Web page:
Now you start to climb. As you go higher, the trees and undergrowth get progressively less dense, which tends to make the going easier. On the other hand, the air gets thinner, and that tends to make the ascent harder. What’s more, the higher you go, the less likely you are to meet guides who can help you find your way. Eventually, you are out on your own. Now a single slip may lead to a major fall.
But if you make it to the top, the sense of accomplishment is immense. All the pain of the climb is forgotten in the moment that first rush of success sweeps over you. And the view is breathtaking. From here, at the top of the mountain, you can look down and can see the way you have come, including all your false steps. You can also get a good sense of the terrain below you. As a result, when you are back in the valley, searching for the next peak to climb, things will probably be a bit easier. The next time you will start with the kind of global understanding that comes only from having scaled a large peak and looked down from the summit.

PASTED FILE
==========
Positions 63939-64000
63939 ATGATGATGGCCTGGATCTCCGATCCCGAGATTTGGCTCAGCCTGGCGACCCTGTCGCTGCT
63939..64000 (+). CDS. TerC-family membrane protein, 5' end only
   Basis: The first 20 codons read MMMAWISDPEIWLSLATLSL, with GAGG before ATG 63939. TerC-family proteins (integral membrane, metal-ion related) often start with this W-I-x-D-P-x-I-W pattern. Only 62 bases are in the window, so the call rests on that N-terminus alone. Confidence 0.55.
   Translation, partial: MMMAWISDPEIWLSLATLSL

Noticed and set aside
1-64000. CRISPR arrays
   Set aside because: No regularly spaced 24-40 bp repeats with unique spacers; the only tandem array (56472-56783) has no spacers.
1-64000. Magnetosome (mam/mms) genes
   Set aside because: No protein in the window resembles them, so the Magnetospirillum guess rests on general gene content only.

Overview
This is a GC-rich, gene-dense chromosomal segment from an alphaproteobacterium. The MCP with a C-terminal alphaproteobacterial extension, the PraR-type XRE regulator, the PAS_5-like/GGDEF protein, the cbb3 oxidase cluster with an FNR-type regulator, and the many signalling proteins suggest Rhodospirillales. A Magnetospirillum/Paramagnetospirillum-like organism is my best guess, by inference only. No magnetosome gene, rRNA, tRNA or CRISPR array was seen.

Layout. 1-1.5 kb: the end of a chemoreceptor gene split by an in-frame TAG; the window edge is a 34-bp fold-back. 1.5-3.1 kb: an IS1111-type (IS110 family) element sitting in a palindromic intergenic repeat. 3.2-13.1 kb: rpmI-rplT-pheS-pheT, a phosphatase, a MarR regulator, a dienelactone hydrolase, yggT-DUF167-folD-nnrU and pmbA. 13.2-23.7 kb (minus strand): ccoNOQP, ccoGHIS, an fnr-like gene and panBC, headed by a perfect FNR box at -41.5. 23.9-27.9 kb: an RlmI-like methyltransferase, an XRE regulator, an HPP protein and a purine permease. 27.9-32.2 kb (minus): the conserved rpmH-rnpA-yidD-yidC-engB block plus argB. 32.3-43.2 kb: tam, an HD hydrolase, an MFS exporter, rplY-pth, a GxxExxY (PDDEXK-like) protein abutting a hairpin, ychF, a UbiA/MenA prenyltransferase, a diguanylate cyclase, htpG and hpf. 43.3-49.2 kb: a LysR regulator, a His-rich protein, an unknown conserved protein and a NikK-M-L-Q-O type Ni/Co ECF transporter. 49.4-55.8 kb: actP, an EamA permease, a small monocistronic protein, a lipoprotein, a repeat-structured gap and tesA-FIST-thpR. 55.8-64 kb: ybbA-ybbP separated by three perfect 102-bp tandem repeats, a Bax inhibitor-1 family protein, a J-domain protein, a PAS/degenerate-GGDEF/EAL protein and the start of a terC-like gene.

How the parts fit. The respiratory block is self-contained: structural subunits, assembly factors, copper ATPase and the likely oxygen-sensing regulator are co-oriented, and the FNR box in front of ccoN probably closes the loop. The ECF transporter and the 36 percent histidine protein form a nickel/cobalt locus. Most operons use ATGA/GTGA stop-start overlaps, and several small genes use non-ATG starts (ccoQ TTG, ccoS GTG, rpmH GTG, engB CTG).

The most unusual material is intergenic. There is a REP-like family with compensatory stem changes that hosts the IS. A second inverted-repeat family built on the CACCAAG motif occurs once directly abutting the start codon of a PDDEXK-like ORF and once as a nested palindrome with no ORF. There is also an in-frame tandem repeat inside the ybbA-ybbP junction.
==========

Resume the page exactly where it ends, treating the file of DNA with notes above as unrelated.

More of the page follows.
–The Millennium Problems
Nice quote and description =)
Now that I have to face that mountain, keep struggling, and in the end get on top of that mountain, survive. Smile.